penda has released plans for their first project in India. Based on a modular building system, the Pooja Crafted Homes will allow residents of Vijayawada to design their own high-rise apartment by selecting prefabricated modules from a catalogue that will then be inserted into the tower's frame.
"In an age of mass-production and a certain conformism in the building industry, we try to use modern construction techniques to bring back a level of individualism and flexibility for the inhabitants of a highrise. A kind of individualism one would have in building his own house," says penda.
Chinese company ZhuoDa has assembled a two-story home in record speed; the modular house, comprised of six 3D printed modules, was assembled on-site in less than three hours. Likened to LEGO, the prefabricated home was 90 percent built off-site before its components were shipped to its permanent location. As Inhabitat reports, the home only took about 10 days to complete from start to finish.
BBC News has published a profile on the new projects and ambitions of Broad Sustainable Building’s Zhang Yue. A few months ago, Yue became known as the man behind Mini Sky City, a 57-story building that went up in 19 days. Now, Yue wants to further his idea of modular construction to build Sky City, which will be the world’s tallest skyscraper, stretching ten meters taller than the 828 meter-tall Burj Khalifa in Dubai, and take only seven months to complete. In addition to being constructed from prefabricated parts, Sky City will be sustainable and built from steel to help prevent earthquake damage. Construction is expected to begin on the skyscraper in early 2016. Read more about Yue, his company, and their projects in the BBC News article.
“Three floors in a day is China’s new normal,” says a representative for this 57-floor skyscraper that was built in just 19 days. Known as the “Mini Sky City” tower in Changsha, the 180,000-square-meter mixed-use building was built in record speed with modular, “LEGO-like” blocks. The process also claimed to have required less materials and significantly reduced the amount of air pollution commonly caused by dusty construction sites.
A time-lapse of the construction process, after the break.
Housing is one of the most persistent challenges faced by the construction industry, and over the course of decades certain trends rise and fall, as entrepreneurial housing providers carve out new niches to provide for expanding populations and changing demographics. Originally published by BuzzBuzzHome as "The Rise and Fall of The Mail-Order House," this article explores the craze of so-called "catalogue homes" - flat-packed houses that were delivered by mail - which became popular in North America in the first decades of the 20th century.
The testimonials make it sound effortless: building your own house is no sweat.
In the front pages of a 1921 Sears Roebuck catalogue for mail-order homes, a resident of Traverse City, Michigan identified only by the pseudonym “I Did Not Hire Any Help” wrote to the company: “I am very well pleased with my Already Cut House bought off you. All the material went together nicely. In fact, I wish I had another house to put up this summer. I really enjoyed working on such a building, and I do not follow the carpenter trade either.” It’s estimated that more than 100,000 mail-order homes were built in the United States between 1908 and 1940. It was the IKEA of housing, but instead of spending an afternoon putting together a bookshelf, buyers would take on the formidable task of building a house. Or, more commonly, get a contractor to do it. Homebuyers would pick a design of their choice out of a mail-order catalogue and the materials – from the lumber frame boards to the paint to the nails and screws – would be shipped out to the closest railway station for pickup and construction.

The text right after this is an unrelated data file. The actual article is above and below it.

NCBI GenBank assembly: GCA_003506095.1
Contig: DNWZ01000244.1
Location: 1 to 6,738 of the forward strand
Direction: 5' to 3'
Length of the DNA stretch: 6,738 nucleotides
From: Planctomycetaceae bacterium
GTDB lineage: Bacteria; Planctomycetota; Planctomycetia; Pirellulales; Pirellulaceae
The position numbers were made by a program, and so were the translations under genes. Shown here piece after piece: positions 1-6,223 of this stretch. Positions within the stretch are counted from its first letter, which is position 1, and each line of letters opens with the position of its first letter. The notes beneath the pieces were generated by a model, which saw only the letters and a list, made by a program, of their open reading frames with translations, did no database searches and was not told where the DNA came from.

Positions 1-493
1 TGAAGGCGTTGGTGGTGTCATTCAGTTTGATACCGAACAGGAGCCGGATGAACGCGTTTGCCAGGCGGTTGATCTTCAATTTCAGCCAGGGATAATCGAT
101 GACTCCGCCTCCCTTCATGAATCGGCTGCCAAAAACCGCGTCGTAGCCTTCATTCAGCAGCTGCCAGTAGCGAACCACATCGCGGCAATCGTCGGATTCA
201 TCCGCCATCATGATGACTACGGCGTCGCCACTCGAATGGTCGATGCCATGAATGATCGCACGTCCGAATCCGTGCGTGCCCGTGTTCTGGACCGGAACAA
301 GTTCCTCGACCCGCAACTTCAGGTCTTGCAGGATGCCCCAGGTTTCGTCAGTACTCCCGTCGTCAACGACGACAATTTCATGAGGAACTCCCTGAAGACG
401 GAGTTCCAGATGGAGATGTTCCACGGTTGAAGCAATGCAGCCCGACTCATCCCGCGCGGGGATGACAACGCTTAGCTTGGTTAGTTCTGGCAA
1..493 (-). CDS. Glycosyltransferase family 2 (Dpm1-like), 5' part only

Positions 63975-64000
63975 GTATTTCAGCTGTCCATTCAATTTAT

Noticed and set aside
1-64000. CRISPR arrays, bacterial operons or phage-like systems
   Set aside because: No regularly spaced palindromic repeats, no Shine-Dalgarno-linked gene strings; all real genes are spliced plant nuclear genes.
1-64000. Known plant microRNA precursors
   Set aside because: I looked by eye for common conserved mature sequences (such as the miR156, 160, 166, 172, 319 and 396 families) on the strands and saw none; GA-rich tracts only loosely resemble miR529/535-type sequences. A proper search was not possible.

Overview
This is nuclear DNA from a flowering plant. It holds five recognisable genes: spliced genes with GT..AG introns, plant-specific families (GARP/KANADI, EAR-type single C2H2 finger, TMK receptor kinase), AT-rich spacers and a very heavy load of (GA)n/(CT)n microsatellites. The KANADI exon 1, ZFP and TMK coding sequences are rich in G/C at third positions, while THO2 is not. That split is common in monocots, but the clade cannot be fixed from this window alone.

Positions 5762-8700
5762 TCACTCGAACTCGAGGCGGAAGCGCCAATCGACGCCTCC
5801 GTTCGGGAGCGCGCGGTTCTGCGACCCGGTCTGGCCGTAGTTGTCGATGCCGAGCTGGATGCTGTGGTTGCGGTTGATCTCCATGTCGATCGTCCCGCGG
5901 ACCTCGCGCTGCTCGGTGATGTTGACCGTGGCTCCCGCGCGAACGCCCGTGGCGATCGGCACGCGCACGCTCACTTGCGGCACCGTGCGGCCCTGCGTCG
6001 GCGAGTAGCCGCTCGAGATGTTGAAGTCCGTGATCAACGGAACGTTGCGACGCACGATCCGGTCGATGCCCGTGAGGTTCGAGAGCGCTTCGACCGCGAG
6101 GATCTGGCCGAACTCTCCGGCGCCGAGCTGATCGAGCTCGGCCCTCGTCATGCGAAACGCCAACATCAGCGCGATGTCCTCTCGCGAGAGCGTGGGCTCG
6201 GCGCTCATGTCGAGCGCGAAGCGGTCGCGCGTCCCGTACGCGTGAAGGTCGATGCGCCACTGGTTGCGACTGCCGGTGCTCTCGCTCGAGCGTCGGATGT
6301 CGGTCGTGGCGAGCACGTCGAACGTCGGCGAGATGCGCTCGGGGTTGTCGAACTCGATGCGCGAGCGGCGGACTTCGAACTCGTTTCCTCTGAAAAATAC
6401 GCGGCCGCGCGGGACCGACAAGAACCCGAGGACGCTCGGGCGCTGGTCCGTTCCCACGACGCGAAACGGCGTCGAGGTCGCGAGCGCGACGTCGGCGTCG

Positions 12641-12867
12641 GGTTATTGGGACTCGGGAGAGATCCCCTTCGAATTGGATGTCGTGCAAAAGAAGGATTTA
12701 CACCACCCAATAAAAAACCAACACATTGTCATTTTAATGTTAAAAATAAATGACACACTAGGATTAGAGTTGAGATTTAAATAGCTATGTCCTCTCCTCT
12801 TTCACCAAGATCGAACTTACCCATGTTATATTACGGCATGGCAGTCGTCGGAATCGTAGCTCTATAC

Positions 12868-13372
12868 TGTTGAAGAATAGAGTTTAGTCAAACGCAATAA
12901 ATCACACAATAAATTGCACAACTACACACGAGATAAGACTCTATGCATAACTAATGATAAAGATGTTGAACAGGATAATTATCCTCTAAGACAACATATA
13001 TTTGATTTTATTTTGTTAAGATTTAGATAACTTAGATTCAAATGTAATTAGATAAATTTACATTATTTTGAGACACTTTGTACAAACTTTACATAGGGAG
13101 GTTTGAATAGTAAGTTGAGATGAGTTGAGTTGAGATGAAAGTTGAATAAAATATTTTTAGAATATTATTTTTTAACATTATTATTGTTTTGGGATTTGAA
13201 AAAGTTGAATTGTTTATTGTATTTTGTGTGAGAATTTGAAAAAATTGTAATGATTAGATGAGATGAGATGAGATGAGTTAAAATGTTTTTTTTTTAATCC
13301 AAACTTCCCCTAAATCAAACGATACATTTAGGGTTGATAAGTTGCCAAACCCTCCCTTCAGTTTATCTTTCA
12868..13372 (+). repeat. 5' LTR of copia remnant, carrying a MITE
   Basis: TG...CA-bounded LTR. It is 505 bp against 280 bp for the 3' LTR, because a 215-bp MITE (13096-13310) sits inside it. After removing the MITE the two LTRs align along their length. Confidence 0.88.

Arup and GXN Innovation have been awarded with the JEC Innovation Award 2015 in the construction category for their development of the world's first self-supporting biocomposite facade panel. Developed as part of the €7.7 million EU-funded BioBuild program, the design reduces the embodied energy of facade systems by 50% compared to traditional systems with no extra cost in construction.
The 4-by-2.3 meter panel is made from flax fabric and bio-derived resin. Intended primarily for commercial offices, the glazing unit features a parametrically-derived faceted design, and comes prefabricated ready for installation. The panel is also designed to be easy to disassemble, making it simple to recycle at the end of its life.
Between 1945 and 1981 around 170 million prefabricated (prefab) residential units were constructed worldwide. Now, as part of a study undertaken by Pedro Alonso and Hugo Palmarola of the Pontificia Universidad Católica de Chile between 2012 and 2014, an exhibition at the Tel Aviv Museum of Art features 28 large concrete panel systems from between 1931 and 1981. In so doing, it explores a transnational circulation of these objects of construction, "weaving them into a historical collage of ambitions and short-lived enthusiasm for utopian dreams."
This show, curated by Meira Yagid-Haimovici, is an attempt to reveal "how architecture and urbanism was charged with historical, social, and political narratives, and how the modernist vision promoted the fusion of aesthetics and politics." The models, which are being exhibited as part of the Production Routes exhibition, seek to highlight the richness embodied in 'generic' architecture through the lens of prefab construction methods.